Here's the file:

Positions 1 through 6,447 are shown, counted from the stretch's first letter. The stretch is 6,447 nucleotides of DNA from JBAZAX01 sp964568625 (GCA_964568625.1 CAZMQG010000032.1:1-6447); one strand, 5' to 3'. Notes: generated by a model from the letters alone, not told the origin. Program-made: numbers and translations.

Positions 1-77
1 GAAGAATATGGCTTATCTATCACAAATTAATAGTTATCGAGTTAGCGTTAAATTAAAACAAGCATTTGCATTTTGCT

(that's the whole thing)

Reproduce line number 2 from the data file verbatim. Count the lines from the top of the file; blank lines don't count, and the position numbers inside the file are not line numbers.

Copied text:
Positions 1-77